This morning's Sunday began with an intra-BBC discussion of the Trump executive order between the BBC's new religious affairs correspondent Martin Bashir and the BBC's chief international correspondent Lyse Doucet.
Of course, they didn't give anything approaching a disinterested, hands-off, neutral, impartial take on the story.
They both made their disapproval very plain indeed, and piled on argument after argument against the presidential move.
Mr Bashir, in particular, appears not to have entirely broken free from his old 'MSNBC opinionated host' practices. ("Lyse, the seven nations chosen by Trump appear to be less than carefully selected"),
And I had to smile (grimly) at Lyse, without batting an eyelid, citing the internet to fuel damaging conspiracy theories about Mr Trump's motivations.
Again, the whole thing is worth transcribing for posterity:
Martin Bashir: At a signing ceremony in the White House on Friday President Donald Trump's signed an executive order temporarily suspending immigration from seven Muslim-majority countries and blocking all refugees from entering the United States for 120 days. Mr Trump said the ban was necessary to protect the United States from terrorists. Yesterday, civil rights organisations issued lawsuits to release several individuals being held at US airports and last night a federal judge issued an emergency ruling to prevent the deportation of any travellers from those seven Muslim-majority countries who'd already entered the United States. Around the world allies and critics have voiced concern about what the new American policy could mean. Mr Trump told reporters yesterday that the policy was "working out very nicely". Just before coming on air I asked the BBC's Chief International Correspondent Lyse Doucet what reaction there'd been from Islamic Nations.
Lyse Doucet: I'm in Saudi Arabia where that the leaders are the custodians of the holiest shrines - the two holy shrines in Islam - Mecca and Medina, and talking to people here some say, well, that the right of the United States but other are very, very critical. They say it's racist, it's illegal and it's a huge black mark on the United States. So, and I think, as more and more stories continue to come out of people stopped at the airport, people whose lives will be torn apart. The stories you're hearing now are heartbreaking. People have waited years and years for their green card or to be accepted as refugees now literally been turned back.
Martin Bashir: Iran's Ministry of Foreign Affairs called the executive order, and I'm quoting a statement, "a clear insult to the Islamic world and a great gift to extremists and their supporters."
Lyse Doucet: Many said that, those who study groups like this so called Islamic state and Al Qaeda, who have long seen their mission to make the West to turn against Islam, so that this would provide fodder for recruitment, it would give more fuel to the fire - and, literally, they are fires in the Middle East caused by the so-called Islamic State fighters and this proves their point. So it is a very, very dangerous, a very potent weapon, in the hands of a so-called Islamic state. And I think the distinction has to be that former president Clinton, former President Barack Obama, Western leaders, have talked about about the need to fight against those elements who used Islam, the religion of Islam, for violence, for political reasons, But it is not the same thing as condemning a whole religion on the basis of religion. But we've seen now, not just in the United States but across Europe as well, far-right leaders, populist leaders, using this as a political weapon to tarnish an entire religion because of actions carried out by those...and those who know the faith well say that it is a distortion of of the religion.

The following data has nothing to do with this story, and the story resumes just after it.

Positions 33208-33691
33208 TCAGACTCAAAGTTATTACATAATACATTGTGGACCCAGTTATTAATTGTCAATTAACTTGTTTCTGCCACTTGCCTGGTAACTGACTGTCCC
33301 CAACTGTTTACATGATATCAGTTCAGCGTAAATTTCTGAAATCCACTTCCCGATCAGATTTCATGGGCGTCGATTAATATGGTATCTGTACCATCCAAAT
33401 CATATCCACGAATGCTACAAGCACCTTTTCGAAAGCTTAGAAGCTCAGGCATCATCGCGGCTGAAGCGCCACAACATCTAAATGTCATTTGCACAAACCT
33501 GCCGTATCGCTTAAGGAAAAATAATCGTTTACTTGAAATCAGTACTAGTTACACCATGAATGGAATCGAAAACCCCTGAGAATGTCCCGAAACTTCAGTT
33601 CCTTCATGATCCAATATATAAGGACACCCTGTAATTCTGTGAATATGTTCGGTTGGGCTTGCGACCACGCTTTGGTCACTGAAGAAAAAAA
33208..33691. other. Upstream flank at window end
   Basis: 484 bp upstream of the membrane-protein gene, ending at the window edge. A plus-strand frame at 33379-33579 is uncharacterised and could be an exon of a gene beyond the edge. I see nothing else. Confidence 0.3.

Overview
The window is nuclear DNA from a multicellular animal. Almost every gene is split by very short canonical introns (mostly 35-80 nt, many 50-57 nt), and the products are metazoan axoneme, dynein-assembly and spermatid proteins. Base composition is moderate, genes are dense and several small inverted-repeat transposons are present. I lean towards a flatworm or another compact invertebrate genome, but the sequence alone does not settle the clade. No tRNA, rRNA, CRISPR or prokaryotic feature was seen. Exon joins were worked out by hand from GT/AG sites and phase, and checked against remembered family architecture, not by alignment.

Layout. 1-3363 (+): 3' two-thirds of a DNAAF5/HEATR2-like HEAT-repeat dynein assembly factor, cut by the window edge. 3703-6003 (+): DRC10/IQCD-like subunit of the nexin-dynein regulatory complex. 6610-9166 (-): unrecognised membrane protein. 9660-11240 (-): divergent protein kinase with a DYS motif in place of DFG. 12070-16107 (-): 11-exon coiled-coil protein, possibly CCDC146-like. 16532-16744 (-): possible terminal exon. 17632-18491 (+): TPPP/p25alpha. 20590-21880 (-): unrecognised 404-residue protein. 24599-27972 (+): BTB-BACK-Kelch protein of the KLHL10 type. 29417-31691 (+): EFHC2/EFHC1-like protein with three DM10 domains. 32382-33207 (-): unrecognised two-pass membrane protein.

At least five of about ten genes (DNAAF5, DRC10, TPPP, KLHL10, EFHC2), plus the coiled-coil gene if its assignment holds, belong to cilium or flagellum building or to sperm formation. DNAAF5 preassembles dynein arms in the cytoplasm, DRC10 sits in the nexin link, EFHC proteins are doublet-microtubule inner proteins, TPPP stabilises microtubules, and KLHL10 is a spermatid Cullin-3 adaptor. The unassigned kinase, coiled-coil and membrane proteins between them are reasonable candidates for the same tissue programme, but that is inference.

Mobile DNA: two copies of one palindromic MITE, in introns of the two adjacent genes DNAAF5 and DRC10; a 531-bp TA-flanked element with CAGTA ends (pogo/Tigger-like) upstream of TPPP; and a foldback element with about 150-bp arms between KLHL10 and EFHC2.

Martin Bashir: Lyse, the seven nations chosen by Trump appear to be less than carefully selected, given that many of the 9/11 hijackers came from Saudi Arabia, not on the list, and Pakistan, which is known to have been the location for the training of hundreds of terrorists and also housed Bin Laden for ten years, also not on the list.
Lyse Doucet: And Afghanistan. I've been speaking to Afghans since this order was issued and they're surprised and relieved that they're not on the list, because some of the attacks that have been carried out in the United States have been carried out by people with links to Afghanistan - second generation immigrants to the country. And, of course, Pakistan - the tribal areas of Pakistan - are said to be Al Qaeda Central. And I'm in Saudi Arabia. 15 of the 19 hijackers in 9/11 came from Saudi Arabia, which had led the cynics to say - and you can find now on the internet the maps which show the countries which had been banned and the ones which haven't, and some other countries like Saudi Arabia, United Arab Emirates, Turkey, are places where Donald Trump does business. I visit places like Syria and Iraq. We see what groups like so-called Islamic State has done. But the reaction is not to ban everyone on the basis of their religion, to condemn an entire religion, because the United States and other countries have to work with Muslim leaders worldwide to try to counter this extremist threat
Martin Bashir: Lyse Doucet.